MLB changed All-Star Game rules to help showcase Shohei Ohtani

DENVER — Welcome to Shohei Ohtani’s All-Star Game, an occupation so welcomed, so appreciated, that Major League Baseball is making up rules on the fly to accommodate this phenomenon.

In this post-COVID season, with so many star players backing out of the sport’s annual showcase Tuesday night at Coors Field, Ohtani will start on the mound and hit leadoff for the American League, a historic Midsummer Classic first. In the lineup, Ohtani’s position will be listed as designated hitter even though the rules clearly forbid such a classification. If you let your pitcher hit, traditionally, then you forfeit your DH.

No forfeit here, not with Ohtani easily the game’s most compelling player and with the only stakes here some prize money for the winning club. And so Ohtani will be another fitting first: A DH-P in the boxscore, or P-DH.

“We all know Shohei was voted in as the DH and he was one of five starting pitchers voted in by the players. I kind of took that to heart,” Rays manager Kevin Cash, who will lead the AL club, said Monday at a news conference. “I think we would all respect what he’s done and meant to our game this year. This is what the fans want to see. It’s personally what I want to see. And to have the opportunity to do something that’s a generational talent, pretty special.

Juan Soto hugs Shohei Ohtani during Monday night’s Home Run Derby.
Getty Images

“I begged Major League Baseball to tweak the rule for [Tuesday’s] game, because if they didn’t, I know I’d screw it up the rest of the way, pulling pinch-hitters and DHs. For this game, we’re going to be allowed to use Shohei as two players. He will be the starting pitcher and the DH, and when he’s done pitching, he can remain in the game, and then we can transfer in the next DH after his day is over at the plate.”

If that sounds convoluted, it’s far less head-exploding than the very concept of Ohtani’s two-way dominance. His 33 home runs and .698 slugging percentage pace the major leagues, and his 11.69 strikeouts per nine innings place him ninth among those who have logged as many as his 67 innings or more. If he isn’t necessarily the best starting pitcher in the AL — the White Sox’s Lance Lynn and the Rangers’ Kyle Gibson are among those arguably more deserving in a vacuum of the starting assignment — he’s too enticing a phenomenon to not serve up to the crowd, especially with the Japan TV audience expected to set records cheering on its native son.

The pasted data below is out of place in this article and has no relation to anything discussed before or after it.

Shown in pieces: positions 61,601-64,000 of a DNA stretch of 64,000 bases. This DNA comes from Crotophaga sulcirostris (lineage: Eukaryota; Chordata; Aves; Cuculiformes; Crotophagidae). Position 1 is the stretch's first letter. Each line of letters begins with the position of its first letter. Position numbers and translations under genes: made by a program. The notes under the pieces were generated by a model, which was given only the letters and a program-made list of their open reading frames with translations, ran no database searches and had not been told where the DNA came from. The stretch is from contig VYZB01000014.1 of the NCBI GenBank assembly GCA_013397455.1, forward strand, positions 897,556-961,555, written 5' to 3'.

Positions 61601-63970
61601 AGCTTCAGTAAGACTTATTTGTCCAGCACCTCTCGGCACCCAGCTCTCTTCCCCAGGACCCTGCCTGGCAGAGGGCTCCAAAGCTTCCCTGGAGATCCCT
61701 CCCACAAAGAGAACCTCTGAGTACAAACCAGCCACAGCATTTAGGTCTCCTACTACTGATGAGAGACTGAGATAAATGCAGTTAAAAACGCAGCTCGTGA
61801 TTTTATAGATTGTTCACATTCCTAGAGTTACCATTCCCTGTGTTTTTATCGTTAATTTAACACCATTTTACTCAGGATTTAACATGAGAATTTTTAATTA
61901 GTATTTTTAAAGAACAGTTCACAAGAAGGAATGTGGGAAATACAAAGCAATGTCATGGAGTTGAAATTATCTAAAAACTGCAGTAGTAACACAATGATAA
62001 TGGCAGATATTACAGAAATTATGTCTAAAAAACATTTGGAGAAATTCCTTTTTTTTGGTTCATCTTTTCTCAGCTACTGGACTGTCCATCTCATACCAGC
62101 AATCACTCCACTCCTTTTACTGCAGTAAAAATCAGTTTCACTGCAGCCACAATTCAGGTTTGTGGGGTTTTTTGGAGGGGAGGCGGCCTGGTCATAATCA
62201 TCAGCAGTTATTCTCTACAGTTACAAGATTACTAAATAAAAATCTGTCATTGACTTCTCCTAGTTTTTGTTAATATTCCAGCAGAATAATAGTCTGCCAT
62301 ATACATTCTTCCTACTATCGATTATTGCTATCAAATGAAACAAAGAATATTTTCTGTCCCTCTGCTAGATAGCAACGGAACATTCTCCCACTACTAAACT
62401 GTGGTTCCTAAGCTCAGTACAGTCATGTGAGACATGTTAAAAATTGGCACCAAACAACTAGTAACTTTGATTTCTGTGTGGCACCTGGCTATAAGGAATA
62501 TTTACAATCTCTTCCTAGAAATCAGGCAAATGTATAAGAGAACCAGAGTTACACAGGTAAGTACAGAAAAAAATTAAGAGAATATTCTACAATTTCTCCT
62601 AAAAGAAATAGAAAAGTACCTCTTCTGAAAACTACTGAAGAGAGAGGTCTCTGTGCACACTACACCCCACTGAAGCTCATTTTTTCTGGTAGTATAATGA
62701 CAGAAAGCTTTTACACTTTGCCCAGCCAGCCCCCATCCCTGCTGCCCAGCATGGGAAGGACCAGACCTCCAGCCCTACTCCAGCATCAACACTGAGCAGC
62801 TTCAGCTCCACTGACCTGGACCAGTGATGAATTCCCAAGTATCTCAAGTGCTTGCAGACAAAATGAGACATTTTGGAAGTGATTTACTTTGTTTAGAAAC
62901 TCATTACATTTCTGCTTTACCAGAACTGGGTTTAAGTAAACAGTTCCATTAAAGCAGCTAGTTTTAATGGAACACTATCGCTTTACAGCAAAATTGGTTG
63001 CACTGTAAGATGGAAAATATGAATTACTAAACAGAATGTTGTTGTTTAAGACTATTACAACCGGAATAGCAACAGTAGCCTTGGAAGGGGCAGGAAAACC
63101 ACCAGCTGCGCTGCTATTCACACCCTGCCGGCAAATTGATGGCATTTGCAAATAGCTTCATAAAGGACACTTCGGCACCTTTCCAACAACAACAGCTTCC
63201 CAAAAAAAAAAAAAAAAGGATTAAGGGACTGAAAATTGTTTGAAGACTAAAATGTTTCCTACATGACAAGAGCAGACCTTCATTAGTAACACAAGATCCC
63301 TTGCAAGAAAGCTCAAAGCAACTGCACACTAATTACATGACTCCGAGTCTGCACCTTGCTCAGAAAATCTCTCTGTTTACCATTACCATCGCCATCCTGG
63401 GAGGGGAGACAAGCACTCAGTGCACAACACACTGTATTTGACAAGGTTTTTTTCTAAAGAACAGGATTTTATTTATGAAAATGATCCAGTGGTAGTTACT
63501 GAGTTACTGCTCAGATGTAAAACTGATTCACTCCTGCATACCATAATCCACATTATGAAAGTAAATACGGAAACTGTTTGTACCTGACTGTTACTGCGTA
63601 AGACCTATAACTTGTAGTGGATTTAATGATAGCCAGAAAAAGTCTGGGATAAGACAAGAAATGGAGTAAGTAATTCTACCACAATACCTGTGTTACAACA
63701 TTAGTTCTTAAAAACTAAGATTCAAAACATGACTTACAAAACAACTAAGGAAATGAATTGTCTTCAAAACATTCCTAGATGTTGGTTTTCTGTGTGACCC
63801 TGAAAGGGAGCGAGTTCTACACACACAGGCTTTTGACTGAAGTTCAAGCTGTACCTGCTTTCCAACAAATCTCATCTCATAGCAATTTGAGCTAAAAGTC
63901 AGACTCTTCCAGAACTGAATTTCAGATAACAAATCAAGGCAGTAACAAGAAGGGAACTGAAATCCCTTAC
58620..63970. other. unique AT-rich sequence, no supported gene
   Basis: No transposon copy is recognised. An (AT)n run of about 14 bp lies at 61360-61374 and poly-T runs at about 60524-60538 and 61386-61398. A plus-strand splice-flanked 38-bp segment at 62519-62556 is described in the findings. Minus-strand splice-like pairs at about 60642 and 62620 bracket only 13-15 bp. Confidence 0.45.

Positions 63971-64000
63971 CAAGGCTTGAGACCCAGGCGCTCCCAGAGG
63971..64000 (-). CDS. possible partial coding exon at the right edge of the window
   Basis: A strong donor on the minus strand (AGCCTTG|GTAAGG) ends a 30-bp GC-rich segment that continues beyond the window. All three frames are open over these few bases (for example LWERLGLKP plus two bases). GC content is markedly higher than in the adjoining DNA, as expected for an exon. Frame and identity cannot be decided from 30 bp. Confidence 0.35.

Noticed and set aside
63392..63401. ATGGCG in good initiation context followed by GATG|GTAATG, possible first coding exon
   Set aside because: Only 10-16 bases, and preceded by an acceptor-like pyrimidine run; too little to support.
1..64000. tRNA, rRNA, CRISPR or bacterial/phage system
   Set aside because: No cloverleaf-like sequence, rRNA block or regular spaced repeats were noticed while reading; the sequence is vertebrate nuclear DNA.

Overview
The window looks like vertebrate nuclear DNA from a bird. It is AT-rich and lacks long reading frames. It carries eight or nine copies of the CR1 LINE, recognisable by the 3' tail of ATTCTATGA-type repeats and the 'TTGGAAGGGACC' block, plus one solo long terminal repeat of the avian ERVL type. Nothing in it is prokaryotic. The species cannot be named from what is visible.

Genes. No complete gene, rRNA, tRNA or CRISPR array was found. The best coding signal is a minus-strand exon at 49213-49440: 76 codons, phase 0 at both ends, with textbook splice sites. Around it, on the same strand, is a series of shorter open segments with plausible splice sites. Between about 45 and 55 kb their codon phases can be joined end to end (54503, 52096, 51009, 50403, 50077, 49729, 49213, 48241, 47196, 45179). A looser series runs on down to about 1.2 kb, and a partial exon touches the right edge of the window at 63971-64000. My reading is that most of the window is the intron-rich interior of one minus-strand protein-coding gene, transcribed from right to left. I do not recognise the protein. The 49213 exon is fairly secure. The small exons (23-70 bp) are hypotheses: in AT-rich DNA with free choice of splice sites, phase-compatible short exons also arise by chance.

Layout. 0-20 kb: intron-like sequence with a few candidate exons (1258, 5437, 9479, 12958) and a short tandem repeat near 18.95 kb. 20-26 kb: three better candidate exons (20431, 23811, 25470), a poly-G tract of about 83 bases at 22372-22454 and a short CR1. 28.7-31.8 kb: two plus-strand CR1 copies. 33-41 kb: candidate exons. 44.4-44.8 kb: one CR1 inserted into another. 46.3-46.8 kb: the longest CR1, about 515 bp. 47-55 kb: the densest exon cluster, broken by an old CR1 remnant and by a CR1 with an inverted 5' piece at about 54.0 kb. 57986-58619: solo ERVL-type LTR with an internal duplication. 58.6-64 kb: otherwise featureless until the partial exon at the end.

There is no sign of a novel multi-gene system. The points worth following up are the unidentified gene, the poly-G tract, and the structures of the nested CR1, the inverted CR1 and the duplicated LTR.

“I wasn’t expected to be chosen as a pitcher, but I was,” Ohtani — who also participated in Monday night’s Home Run Derby, getting knocked out in a dramatic first-round swing-off against the Nationals’ Juan Soto — said through a translator, “and Kevin right here and everyone has very high expectations for me. And I just want to match those expectations.”

The buildup to Tuesday’s main event featured myriad tributes to Ohtani’s astonishing accomplishments. When news conference emcee Brian Kenny of the MLB Network asked National League manager Dave Roberts whether he thought it would be possible for Ohtani to excel both ways, Roberts said of his Dodgers, “We did. We wanted him.” Cash quickly piped in, “So did we. So did we.”

Future Hall of Famer Max Scherzer of the Nationals, starting for the NL, marveled and self-mocked: “It would be awesome for me if I could get a hit. I’m 0-for-the first half this year. Just the fact that he can pitch, the demands on your body to be a pitcher are intense to say the least, I can definitely speak to that. So to be able to shoulder those workloads and also be able to hit as well, that’s just absolutely incredible. It takes an unbelievable athlete to be able to accomplish that, and that’s what he is. He’s an incredible athlete and that’s why I feel like you’re seeing some of these historic things come out of this first half and what he was able to do.

“He’s must-watch baseball any time he’s on the field.”

Shohei Ohtani
Shohei Ohtani will lead off and be the AL’s starting pitcher in the All-Star Game.

The other 63 players here aren’t all chopped liver. Among the game’s dynamic young stars set to participate are the Padres’ Fernando Tatis Jr., the Blue Jays’ Vladimir Guerrero Jr. and the Red Sox’s Xander Bogaerts and Rafael Devers, along with elder statesmen like the Braves’ Freddie Freeman and the Royals’ Salvador Perez. However, it’s the presence of Ohtani, primarily, that soothes the pain of huge names like the Mets’ Jacob deGrom and the Dodgers’ Mookie Betts bowing out as well as injuries shelving high-end brand names like the Angels’ Mike Trout and the Braves’ Ronald Acuna Jr. No one else in this game, after all, gets compared to Babe Ruth.

“It’s a huge honor to be compared to somebody like that,” Ohtani said of the Sultan of Swat. “All I can do is try my best and see how my season and career ends up.”

For now, the game will settle — it will compromise, without objection — for him serving as this game’s centerpiece.

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